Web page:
Cardiac

  • Adenosine
  • Aspirin
  • Atorvastatin
  • Clopidogrel
  • Diltiazem
  • Nitroglycerin

Adenosine

  • Mechanism of Action: Transient AV nodal blocker; works on adenosine receptors to slow cardiac conduction.
  • Indications: cardioversion of stable, narrow complex tachycardia. 
  • Contraindications: Reentrant SVTs, 2nd/3rd degree AV block, sick sinus syndrome, allergy
  • Dosage: 6 mg IV (rapidly); may give 12 mg IV two more times if unsuccessful
  • Onset: 20-30 seconds
  • Duration: 60-90 seconds
  • Adverse Reactions: hypotension (if given too slow), bradyarrhythmia, bronchoconstriction
  • Special Considerations: May be given via stopcock w/ immediate secondary flush, or as a single push mixed with saline. 
Video Credit: ICU Advantage

*Deep Dive: Single Syringe Adenosine for SVT? (REBEL EM)



Aspirin

  • Mechanism of Action: Antiplatelet/NSAID; irreversible cyclooxygenase inhibitor, preventing prostaglandin synthesis and platelet aggregation. Makes platelets “slippery”. 
  • Indications: Used for prevention and treatment of acute coronary syndrome
  • Contraindications: allergy to class/drug; syndrome of asthma, rhinitis, and nasal polyps (“Samter’s Triad), hx of peptic ulcers.
  • Dosage: 81 mg daily for prevention; 324 mg for acute episode
  • Half-life: 20 – 60 minutes. However, because platelets cannot generate new COX, antiplatelet effects last for duration of the platelet (10 days)
  • Adverse Reactions: aspirin toxicity (if over 10 grams consumed), GI ulcer, bronchospasm
  • Special Considerations: Avoid use in children, particularly those with viral syndrome, due to the risk of Reye syndrome.
Video Credit: Med Today

*Deep Dive: Aspirin (Drugs.com)



Atorvastatin

  • Mechanism of Action: Antilipemic agent; HMG-CoA inhibitor. Lowers total LDL, cholesterol, and serum triglyceride levels.
  • Indications: Hyperlipidemia. May be used in the ED for acute myocardial infarction to reduce mortality.
  • Contraindications: hypersensitivity, liver disease, pregnancy
  • Dosage: 10 – 80mg PO daily; depending on desired intensity.
  • Half-life: 14 hours
  • Adverse Reactions: abdominal pain, myalgia, hepatotoxicity, rhabdomyolysis
  • Special Considerations: N/A
Video Credit: NURSINGcom

*Deep Dive: ACS? Start My Statins! (EP Monthly)



Clopidogrel

  • Mechanism of Action: Antiplatelet; irreversibly binds to P2Y12 adenosine diphosphate receptors, thus reducing platelet activation and aggregation
  • Indications: Used to decrease risk of MI/Stroke. In acute settings, it may be used prior to percutaneous coronary intervention in AMI. 
  • Contraindications: active bleeding, allergy to drug/class
  • Dosage: 75mg PO daily for prevention; 300 mg PO for acute ischemic event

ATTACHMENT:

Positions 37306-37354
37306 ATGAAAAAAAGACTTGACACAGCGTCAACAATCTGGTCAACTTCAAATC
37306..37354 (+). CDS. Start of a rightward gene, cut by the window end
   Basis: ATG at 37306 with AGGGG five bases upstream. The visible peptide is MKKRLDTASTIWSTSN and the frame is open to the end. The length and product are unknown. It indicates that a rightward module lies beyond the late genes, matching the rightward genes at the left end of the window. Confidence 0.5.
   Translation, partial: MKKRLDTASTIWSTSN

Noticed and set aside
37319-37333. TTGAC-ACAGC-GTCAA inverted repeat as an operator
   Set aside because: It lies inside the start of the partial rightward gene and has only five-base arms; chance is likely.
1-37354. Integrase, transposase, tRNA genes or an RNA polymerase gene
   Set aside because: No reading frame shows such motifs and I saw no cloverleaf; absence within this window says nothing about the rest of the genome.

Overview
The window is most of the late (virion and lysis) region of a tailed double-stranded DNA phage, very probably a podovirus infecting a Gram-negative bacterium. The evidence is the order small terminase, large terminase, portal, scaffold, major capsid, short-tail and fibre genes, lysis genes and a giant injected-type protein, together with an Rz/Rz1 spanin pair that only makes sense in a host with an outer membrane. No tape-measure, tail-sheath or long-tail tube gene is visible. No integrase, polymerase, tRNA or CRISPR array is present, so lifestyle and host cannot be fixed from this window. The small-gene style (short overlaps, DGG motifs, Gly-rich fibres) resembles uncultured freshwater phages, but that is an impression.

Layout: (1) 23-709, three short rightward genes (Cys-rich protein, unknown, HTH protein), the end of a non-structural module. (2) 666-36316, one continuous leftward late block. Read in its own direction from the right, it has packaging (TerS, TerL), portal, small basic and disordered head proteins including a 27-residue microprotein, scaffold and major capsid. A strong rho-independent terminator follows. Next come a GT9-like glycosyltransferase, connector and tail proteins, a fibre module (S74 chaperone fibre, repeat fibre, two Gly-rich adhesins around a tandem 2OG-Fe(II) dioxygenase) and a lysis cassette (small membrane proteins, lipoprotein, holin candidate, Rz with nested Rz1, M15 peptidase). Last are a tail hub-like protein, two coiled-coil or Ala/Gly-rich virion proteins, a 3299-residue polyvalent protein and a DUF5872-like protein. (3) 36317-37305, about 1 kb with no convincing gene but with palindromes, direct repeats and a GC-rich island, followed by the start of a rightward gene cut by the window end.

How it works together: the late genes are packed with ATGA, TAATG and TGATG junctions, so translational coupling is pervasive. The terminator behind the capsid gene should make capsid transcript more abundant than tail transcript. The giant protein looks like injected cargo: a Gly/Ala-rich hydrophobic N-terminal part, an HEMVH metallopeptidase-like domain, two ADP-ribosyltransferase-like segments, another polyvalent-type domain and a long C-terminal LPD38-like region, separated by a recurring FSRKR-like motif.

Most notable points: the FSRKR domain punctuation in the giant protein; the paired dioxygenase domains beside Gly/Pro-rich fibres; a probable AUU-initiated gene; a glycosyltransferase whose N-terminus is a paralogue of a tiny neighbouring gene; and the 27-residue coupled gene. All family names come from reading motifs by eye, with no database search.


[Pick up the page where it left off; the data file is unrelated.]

• Onset: 2 hours
  • Duration: 5 days
  • Adverse Reactions: bleeding, pruritus, hypersensitivity reaction
  • Special Considerations: N/A
Video Credit: Picmonic Video

*Deep Dive: A Case of Identity Part Two (EMNerd)



Diltiazem

  • Mechanism of Action: Calcium channel blocker (non-dihydropyridine); class IV antiarrhythmic that inhibits calcium influx, thus slowing AV nodal conduction and causing vasodilation of the coronary vessels.
  • Indications: Rate control for Atrial fibrillation/Atrial flutter; conversion of PSVT to sinus rhythm.
  • Contraindications: Allergy to drug/class, wide-complex tachycardia, severe hypotension. Use caution if patient is on beta-blockers. 
  • Dosage: Generally 0.25mg/kg (max 20mg) bolus over 2 minutes as loading dose; followed by infusion of 5-15 mg/hr
  • Onset: 2-3 minutes (IV)
  • Duration: 1-3 hours (IV); half life of 3-5 hours
  • Adverse Reactions: Hypotension, bradycardia
  • Special Considerations: N/A
Video Credit: BlueJFilms

*Deep Dive: Diltiazem vs. Metoprolol in the Management of Atrial Fibrillation or Flutter w/ Rapid Ventricular Rate in the Emergency Department (JEM)



Nitroglycerin

  • Mechanism of Action: Vasodilator; stimulates cGMP production, causing vasodilation of venous and arterial vasculator, reducing pulmonary vascular resistance. Functions as an analgesic for angina by improving coronary blood flow and reducing ischemia. For CHF exacerbation, it improves preload and promotes redistribution of fluid from the pulmonary system
  • Indications: Angina, CHF exacerbation
  • Contraindications: Systolic BP < 90. Recent viagra or cialis use.
  • Dosage
    • Angina: 0.3 – 0.6mg SL q5min, max 3 doses in 15 min
    • CHF: 5-200mcg/min (IV), start at 5 mcg/min and increase 10mcg q3-5 minutes until desired effect
  • Onset: 1-3 minutes
  • Duration: 30 minutes
  • Adverse Reactions: Hypotension, headaches
  • Special Considerations: N/A
Video Credit: Simple Nursing

*Deep Dive: The Death of MONA in ACS: Nitroglycerin (REBEL EM)


Brandon Simpson, PA-S2
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